I can't claim to have lived through the Great Depression, but I am the youngest of 4 children and it is clear that the rest of my family did. The only two things that I every heard my mother brag about was the fact that she didn't always know where the next meal was coming from, but the family never went hungry and that we "never went on the dole." Maybe it was the fact that we lived in rural Illinois that made this possible. The sense of thankfulness for what we had and a focus on what we really needed never left her and I think never left the rest of the family either.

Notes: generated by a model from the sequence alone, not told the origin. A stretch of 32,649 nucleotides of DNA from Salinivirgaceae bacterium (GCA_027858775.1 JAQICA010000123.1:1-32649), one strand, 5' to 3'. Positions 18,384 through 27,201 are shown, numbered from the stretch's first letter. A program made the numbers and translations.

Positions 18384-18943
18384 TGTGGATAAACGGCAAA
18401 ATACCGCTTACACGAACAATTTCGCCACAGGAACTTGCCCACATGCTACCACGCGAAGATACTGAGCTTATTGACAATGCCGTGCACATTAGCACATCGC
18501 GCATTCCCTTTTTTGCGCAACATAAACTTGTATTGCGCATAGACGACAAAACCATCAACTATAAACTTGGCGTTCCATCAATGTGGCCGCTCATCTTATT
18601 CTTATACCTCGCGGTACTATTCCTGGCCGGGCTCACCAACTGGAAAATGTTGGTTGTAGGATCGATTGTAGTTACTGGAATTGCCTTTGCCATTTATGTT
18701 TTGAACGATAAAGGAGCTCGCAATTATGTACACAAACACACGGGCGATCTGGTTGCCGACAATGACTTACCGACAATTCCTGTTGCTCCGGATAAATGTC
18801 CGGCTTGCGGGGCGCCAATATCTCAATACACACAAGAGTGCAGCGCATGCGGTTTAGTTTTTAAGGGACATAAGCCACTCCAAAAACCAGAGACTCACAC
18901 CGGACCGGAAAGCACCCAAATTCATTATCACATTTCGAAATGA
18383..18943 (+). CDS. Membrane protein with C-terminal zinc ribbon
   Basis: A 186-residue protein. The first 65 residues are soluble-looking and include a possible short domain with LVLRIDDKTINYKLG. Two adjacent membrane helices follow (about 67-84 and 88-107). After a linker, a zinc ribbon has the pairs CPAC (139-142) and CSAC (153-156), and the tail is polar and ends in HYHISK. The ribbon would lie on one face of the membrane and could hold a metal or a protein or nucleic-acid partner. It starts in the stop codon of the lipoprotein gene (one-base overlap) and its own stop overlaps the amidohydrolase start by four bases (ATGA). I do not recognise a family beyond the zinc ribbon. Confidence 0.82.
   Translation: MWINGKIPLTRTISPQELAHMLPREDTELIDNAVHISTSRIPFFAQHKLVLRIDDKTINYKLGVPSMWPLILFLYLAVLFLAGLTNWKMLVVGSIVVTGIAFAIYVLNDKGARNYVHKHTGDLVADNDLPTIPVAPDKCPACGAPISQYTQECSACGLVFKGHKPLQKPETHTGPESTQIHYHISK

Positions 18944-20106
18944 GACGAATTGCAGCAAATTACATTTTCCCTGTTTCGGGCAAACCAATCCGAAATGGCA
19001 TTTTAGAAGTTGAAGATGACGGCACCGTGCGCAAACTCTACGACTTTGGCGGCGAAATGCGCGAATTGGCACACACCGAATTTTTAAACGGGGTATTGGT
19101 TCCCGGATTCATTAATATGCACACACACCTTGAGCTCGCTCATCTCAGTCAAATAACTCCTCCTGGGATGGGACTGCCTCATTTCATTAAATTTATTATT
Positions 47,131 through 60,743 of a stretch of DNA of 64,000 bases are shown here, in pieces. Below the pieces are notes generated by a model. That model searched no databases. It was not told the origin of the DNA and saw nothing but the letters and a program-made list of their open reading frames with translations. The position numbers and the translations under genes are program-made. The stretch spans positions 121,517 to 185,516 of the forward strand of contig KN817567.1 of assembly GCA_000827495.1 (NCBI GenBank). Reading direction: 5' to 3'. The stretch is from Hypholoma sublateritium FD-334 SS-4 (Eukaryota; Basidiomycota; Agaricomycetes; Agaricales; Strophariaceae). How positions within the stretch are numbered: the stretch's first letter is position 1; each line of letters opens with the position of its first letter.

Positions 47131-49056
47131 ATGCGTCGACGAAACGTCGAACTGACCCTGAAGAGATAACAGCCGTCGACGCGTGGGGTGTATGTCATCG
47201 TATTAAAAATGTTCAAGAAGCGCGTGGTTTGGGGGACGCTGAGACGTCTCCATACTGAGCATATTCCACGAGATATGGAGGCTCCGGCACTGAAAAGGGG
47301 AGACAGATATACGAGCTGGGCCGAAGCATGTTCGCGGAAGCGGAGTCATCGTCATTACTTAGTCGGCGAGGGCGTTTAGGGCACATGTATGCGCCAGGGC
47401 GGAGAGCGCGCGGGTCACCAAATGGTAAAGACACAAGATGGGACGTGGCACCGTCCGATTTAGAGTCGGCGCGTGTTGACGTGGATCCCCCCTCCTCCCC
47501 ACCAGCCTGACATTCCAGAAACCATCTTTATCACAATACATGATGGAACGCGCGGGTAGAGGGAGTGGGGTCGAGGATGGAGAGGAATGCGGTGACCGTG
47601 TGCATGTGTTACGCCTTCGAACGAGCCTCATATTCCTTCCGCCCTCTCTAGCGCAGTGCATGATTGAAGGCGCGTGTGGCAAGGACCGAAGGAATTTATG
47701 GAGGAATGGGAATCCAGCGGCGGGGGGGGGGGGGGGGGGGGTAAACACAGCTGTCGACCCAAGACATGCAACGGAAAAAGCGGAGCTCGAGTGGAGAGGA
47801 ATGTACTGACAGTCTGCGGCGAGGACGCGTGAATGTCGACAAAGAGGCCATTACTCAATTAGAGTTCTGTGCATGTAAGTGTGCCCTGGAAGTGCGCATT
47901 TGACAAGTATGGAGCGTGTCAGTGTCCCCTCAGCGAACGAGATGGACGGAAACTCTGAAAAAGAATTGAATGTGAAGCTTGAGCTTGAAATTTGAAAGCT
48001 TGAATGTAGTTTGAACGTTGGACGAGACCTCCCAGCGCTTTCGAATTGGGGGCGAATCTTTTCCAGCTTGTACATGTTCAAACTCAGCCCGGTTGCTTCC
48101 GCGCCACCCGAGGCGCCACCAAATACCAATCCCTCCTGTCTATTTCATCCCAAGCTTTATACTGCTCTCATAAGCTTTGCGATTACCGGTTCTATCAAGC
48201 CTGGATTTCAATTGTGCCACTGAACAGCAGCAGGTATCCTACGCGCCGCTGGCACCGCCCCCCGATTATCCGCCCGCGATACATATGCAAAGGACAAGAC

I wonder whether the current economic crisis will have the same effect, lasting for a generation. On the CBS Evening News last night, they talked about the way that Toyota was dealing with its slumping sales; reducing hours and salaries but not laying off anyone. They even cut salaries by 30% at the top, 20% for some in the middle and only 10% for those on the production line.
But I think the real story came from this comment, made in passing by the owner of Rockland (NY)Toyota.
We had people wanting the new car -- the shiny, new car, the new model the exciting car that's out there. They wanted that. Now what's happening is we're finding people need the car -- the car breaks down, they have a big bill in service, their lease is over, they needs to buy that car. We got to get these wanna-bes back inIf the American public has truly gone from buying everything they want to buying only what they need, then the recovery is not going to come quickly and that is a good thing... in the long run.